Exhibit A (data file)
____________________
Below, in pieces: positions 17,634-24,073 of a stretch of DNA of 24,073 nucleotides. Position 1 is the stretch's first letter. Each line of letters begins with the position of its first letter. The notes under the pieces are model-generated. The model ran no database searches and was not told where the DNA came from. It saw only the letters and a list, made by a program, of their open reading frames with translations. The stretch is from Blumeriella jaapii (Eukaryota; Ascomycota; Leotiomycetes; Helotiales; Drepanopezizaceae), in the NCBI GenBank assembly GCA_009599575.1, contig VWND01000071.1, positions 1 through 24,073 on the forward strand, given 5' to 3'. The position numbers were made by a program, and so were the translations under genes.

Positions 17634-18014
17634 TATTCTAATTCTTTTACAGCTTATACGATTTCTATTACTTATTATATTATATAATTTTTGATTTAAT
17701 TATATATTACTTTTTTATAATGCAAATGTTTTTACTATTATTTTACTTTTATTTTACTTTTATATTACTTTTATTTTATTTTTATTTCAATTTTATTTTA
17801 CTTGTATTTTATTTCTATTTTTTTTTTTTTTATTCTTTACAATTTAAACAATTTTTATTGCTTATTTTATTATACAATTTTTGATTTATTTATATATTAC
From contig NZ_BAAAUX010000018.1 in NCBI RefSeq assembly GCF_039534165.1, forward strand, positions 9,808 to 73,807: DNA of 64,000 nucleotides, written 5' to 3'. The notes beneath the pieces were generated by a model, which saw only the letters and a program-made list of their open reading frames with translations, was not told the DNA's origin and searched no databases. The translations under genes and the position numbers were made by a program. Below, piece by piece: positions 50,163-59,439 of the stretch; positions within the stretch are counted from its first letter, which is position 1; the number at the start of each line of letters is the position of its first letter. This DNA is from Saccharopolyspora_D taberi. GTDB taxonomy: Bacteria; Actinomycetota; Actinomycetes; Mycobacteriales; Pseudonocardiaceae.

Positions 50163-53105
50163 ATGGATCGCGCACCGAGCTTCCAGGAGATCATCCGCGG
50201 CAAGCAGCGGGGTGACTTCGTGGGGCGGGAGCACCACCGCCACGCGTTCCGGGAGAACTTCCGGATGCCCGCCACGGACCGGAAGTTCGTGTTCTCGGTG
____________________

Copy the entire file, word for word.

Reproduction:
Below, in pieces: positions 17,634-24,073 of a stretch of DNA of 24,073 nucleotides. Position 1 is the stretch's first letter. Each line of letters begins with the position of its first letter. The notes under the pieces are model-generated. The model ran no database searches and was not told where the DNA came from. It saw only the letters and a list, made by a program, of their open reading frames with translations. The stretch is from Blumeriella jaapii (Eukaryota; Ascomycota; Leotiomycetes; Helotiales; Drepanopezizaceae), in the NCBI GenBank assembly GCA_009599575.1, contig VWND01000071.1, positions 1 through 24,073 on the forward strand, given 5' to 3'. The position numbers were made by a program, and so were the translations under genes.

Positions 17634-18014
17634 TATTCTAATTCTTTTACAGCTTATACGATTTCTATTACTTATTATATTATATAATTTTTGATTTAAT
17701 TATATATTACTTTTTTATAATGCAAATGTTTTTACTATTATTTTACTTTTATTTTACTTTTATATTACTTTTATTTTATTTTTATTTCAATTTTATTTTA
17801 CTTGTATTTTATTTCTATTTTTTTTTTTTTTATTCTTTACAATTTAAACAATTTTTATTGCTTATTTTATTATACAATTTTTGATTTATTTATATATTAC
From contig NZ_BAAAUX010000018.1 in NCBI RefSeq assembly GCF_039534165.1, forward strand, positions 9,808 to 73,807: DNA of 64,000 nucleotides, written 5' to 3'. The notes beneath the pieces were generated by a model, which saw only the letters and a program-made list of their open reading frames with translations, was not told the DNA's origin and searched no databases. The translations under genes and the position numbers were made by a program. Below, piece by piece: positions 50,163-59,439 of the stretch; positions within the stretch are counted from its first letter, which is position 1; the number at the start of each line of letters is the position of its first letter. This DNA is from Saccharopolyspora_D taberi. GTDB taxonomy: Bacteria; Actinomycetota; Actinomycetes; Mycobacteriales; Pseudonocardiaceae.

Positions 50163-53105
50163 ATGGATCGCGCACCGAGCTTCCAGGAGATCATCCGCGG
50201 CAAGCAGCGGGGTGACTTCGTGGGGCGGGAGCACCACCGCCACGCGTTCCGGGAGAACTTCCGGATGCCCGCCACGGACCGGAAGTTCGTGTTCTCGGTG